Hyperuricemia is defined as an elevated serum uric acid level, usually greater than 6 mg/dL in women and 7 mg/dL in men. Elevated serum uric acid is present in an estimated 38 million Americans, and the incidence is increasing worldwide as developing countries adopt more Western diets and lifestyles. Most people with this condition will not have obvious clinical manifestations, however, it is unclear what the long-term effects of hyperuricemia are on overall cardiovascular health, renal function, and overall morbidity. Hyperuricemia results from increased uric acid production, decreased excretion, or a combination of both processes.
Dietary purines are responsible for about one-third of the body's daily serum uric acid production; the rest is synthesized from endogenous sources. Elevated uric acid can also be seen with accelerated purine degradation in high cell turnover states (eg, hemolysis, rhabdomyolysis, tumor lysis) and decreased excretion (eg, genetic disorders, renal insufficiency, metabolic syndrome). About two-thirds of uric acid is excreted through the kidney and one-third through the gastrointestinal (GI) tract. However, these proportions can change depending on medications or dysfunction in the renal or GI systems.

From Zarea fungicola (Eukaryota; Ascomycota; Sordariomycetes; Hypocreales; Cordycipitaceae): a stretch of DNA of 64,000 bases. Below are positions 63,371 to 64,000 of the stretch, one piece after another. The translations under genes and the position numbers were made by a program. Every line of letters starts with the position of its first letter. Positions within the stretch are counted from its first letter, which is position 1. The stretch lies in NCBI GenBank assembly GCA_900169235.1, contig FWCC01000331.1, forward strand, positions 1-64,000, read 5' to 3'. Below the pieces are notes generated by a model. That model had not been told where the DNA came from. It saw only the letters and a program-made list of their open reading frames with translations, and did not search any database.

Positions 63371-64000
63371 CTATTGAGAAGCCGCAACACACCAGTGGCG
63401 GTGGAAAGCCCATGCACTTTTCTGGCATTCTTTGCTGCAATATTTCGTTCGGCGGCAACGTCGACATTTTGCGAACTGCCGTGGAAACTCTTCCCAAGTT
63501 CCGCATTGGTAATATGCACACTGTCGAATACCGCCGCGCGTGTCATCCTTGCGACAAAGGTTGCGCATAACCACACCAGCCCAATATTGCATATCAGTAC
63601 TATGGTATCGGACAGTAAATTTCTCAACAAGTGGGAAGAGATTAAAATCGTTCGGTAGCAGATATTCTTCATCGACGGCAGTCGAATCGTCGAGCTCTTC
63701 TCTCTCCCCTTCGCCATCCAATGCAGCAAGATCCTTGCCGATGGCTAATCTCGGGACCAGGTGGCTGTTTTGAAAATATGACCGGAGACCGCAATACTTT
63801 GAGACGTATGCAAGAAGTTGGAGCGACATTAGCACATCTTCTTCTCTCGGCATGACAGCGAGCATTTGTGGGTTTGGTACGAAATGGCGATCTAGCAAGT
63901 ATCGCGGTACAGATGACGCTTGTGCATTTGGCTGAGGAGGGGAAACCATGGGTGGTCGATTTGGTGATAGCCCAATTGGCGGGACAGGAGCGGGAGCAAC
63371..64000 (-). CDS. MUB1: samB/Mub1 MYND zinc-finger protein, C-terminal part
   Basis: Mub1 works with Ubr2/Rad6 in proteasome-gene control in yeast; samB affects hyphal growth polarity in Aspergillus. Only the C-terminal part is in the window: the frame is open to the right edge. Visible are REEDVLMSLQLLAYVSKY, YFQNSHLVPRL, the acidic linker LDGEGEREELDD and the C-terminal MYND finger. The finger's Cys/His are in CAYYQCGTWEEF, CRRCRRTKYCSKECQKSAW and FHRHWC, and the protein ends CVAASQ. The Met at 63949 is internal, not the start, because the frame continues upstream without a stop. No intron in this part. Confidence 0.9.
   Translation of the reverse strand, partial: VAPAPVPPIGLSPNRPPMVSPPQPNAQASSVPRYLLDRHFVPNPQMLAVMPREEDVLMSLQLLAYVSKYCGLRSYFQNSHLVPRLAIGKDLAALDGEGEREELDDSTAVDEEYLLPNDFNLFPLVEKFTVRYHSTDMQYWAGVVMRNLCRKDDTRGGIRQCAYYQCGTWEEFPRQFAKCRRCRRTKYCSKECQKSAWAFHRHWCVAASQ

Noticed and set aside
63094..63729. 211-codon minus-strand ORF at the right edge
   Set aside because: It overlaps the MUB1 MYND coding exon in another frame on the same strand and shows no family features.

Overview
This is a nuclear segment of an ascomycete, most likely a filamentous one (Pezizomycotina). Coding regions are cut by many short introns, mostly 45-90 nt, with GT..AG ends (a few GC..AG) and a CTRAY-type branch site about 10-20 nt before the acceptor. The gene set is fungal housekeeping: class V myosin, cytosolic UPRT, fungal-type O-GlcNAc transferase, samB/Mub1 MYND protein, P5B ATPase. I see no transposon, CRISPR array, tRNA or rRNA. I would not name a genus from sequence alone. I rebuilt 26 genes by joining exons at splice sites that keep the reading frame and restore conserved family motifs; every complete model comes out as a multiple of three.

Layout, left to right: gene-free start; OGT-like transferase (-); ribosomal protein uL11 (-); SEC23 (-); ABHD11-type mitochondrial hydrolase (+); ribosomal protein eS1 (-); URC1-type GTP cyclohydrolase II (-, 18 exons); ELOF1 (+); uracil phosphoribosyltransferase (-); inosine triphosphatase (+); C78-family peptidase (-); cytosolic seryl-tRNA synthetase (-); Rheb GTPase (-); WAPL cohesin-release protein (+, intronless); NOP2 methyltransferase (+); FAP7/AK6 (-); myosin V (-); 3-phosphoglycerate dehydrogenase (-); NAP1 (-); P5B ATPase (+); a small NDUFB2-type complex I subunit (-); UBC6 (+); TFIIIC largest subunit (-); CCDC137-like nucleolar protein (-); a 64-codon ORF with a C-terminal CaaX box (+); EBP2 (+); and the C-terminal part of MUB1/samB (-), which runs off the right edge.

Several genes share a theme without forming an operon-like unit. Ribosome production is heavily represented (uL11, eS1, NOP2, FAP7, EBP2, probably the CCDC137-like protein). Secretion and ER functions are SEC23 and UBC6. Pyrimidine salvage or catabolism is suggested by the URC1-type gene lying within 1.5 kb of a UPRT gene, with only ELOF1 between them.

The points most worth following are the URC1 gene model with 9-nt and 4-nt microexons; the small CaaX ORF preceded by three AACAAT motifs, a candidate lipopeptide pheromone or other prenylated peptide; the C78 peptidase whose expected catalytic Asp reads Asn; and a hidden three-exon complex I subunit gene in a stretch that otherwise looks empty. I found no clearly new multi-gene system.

Most people with hyperuricemia are asymptomatic (85% to 90%), but elevated uric acid levels in the blood or urine can lead to gout or nephrolithiasis. Hyperuricemia and hyperuricosuria have also been linked with other disorders such as metabolic syndrome, diabetes mellitus, cardiovascular disease, hypertension, atherosclerosis, obesity, and chronic renal disease.
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